Sticker Stupidity: My Made Up, But Plausible History of Leaving Stickers on Cap Brims
I am not a fashionable person. I was wearing flannel before, during and twenty years after the grunge movement of the early 1990s. I wear New Balance sneakers and sweatpants a majority of the week. I buy my suits at Jos. A Bank (how can you beat “buy 1, get 47” free sales?). But sometimes things are so awful that even my primitive fashion sense is offended. One thing that has been number for many years on my “fashion items I hate” are babydoll dresses, or as I refer to them “FUPA” covering dresses. The most misleading item in fashion basically begin at the end of a woman’s breasts and then finish at the conclusion of the woman’s flaws or bloating, depending on whether she is on a permanent or 4 day expansion, respectively. For several years this Trojan Horse of fashion has been my least favorite item of clothing, but over the last couple years it has been bumped out of the #1 spot buy New Era baseball caps with stickers on the brims.
I own a New Era baseball cap. It is a Yankee fitted (the game version, not one of the 477 varieties of Yankee caps that have been released – you know so that you have a specific Yankee fitted hat for every holiday from 4th of July to St Patrick’s Day to Arbor Day) and I have owned it for several years. It is broken in and lacks any price tags or stickers because I am not a fu*king moron.
I do not know the day the trend of leaving stickers on a cap began but I know it has emerged in the last couple of years. Here are the many different explanations I have seen on-line:
- Emulating athletes who receive brand new caps on draft day
- Maintaining a “fresh” cap to symbolize the freshness of the person wearing it
- Wearing the sticker to pretend that you have so much money that you don’t care
One explanation that a friend of mine had offered, not by way of knowledge, but just hypothesis, was that maybe it started as an act of civil disobedience. Since it is a trend that began among black people, the idea was that with mall security and store employees discriminating against black youth in stores (questioning, following around suspiciously, etc.) keeping the sticker on after purchasing would act as a deterrent to being questioned, or would at least make people who are eyeing young black men suspiciously could be made to look foolish. I thought this would be a great reason… if it were at all true. However, I could find no evidence that this fashion AIDS has any root in civil disobedience. Sorry, but when you look at Martin Luther King Jr.’s brim in any old photos you will not see a tag or sticker still on it.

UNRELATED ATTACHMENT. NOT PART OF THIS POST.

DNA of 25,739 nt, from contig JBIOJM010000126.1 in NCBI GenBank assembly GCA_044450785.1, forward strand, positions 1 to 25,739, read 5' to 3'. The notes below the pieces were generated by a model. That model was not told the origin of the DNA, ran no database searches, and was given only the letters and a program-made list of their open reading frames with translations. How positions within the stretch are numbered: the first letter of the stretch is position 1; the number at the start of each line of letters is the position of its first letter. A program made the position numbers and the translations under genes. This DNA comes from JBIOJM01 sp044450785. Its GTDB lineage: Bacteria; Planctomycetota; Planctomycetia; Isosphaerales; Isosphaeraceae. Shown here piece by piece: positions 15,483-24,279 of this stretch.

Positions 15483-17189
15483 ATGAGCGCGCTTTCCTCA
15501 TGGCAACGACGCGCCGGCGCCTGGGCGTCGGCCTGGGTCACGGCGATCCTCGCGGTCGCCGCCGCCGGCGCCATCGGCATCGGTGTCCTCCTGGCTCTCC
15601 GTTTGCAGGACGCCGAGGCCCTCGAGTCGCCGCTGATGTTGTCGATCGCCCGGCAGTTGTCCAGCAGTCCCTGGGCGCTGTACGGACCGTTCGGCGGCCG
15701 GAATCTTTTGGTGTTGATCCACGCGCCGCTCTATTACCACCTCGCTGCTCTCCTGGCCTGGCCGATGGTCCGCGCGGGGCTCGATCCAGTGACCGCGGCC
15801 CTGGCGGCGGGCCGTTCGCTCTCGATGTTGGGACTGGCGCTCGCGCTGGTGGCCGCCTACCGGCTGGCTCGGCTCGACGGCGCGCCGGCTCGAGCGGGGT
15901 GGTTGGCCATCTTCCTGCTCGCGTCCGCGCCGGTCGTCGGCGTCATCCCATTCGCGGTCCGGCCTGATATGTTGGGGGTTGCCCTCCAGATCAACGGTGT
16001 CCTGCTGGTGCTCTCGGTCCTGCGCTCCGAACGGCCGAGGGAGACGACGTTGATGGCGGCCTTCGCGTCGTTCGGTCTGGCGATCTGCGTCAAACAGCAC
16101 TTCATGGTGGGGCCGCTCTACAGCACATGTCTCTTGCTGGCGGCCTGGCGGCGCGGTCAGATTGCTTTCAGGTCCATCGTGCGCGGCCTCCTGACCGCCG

Another explanation that I have pondered, (and at the risk of accidentally stealing material, I think comedian Yannis Pappas may have said this before I did in my presence at his show in Brooklyn), is that black people were simply doing the dumbest thing they could think of and seeing if white people would still steal/copy it. (If Yannis tells me he did not say this, consider it a new joke of mine).
But assuming none of these are true, all I can think is that this trend started out of sheer stupidity. It is this generation’s pet rock. But it is also evidence of the power black people have on influencing our culture. Enough talk about “Girls” on HBO, black people can take some (non-compensated) comfort that they still disproportionately influence the culture (and in most cases is good, but not in this one). Here’s is my brief, informal history of the sticker-on-brim phenomenon across racial lines:
- Black youth start wearing stickers on their brims for some unexplained or unjustifiable reason
- Latinos, as with the N word, quickly begin using it as well to get grandfathered in when the race war begins
- White people resist and mock
- White people begin to actually market stickers and the hats now have bigger and more ornate stickers KNOWING that people will not leave the sticker on the hat (perhaps googly eyes or scratch n sniff are next)
- Dumb white teens begin doing it, as evidenced by J-L Cauvin seeing no less than 7 white youths wearing stickered brims at the Yankee Game on April 27, 2012 (and only 2 were Guido-types!)
There you have it – white people stole blacks from Africa, stole their music for Elvis and stole golf back from Tiger Woods. But now they have tipped their hand too much. It is now clear that white people will try to copy any trend from black people no matter how dumb. Just three years after a black man got the Presidency, a white dude is trying to take it back, despite clearly being an awful job. But the brim sticker phenomenon is inexcusable. No one can offer a legitimate explanation for why people do it and the people who do it refuse to acknowledge that it is absurdly dumb looking. So shame on you black people for starting a stupid trend and shame on you Latinos and white for copying it.
But thank you Jeremy Lin for not doing it. Yet.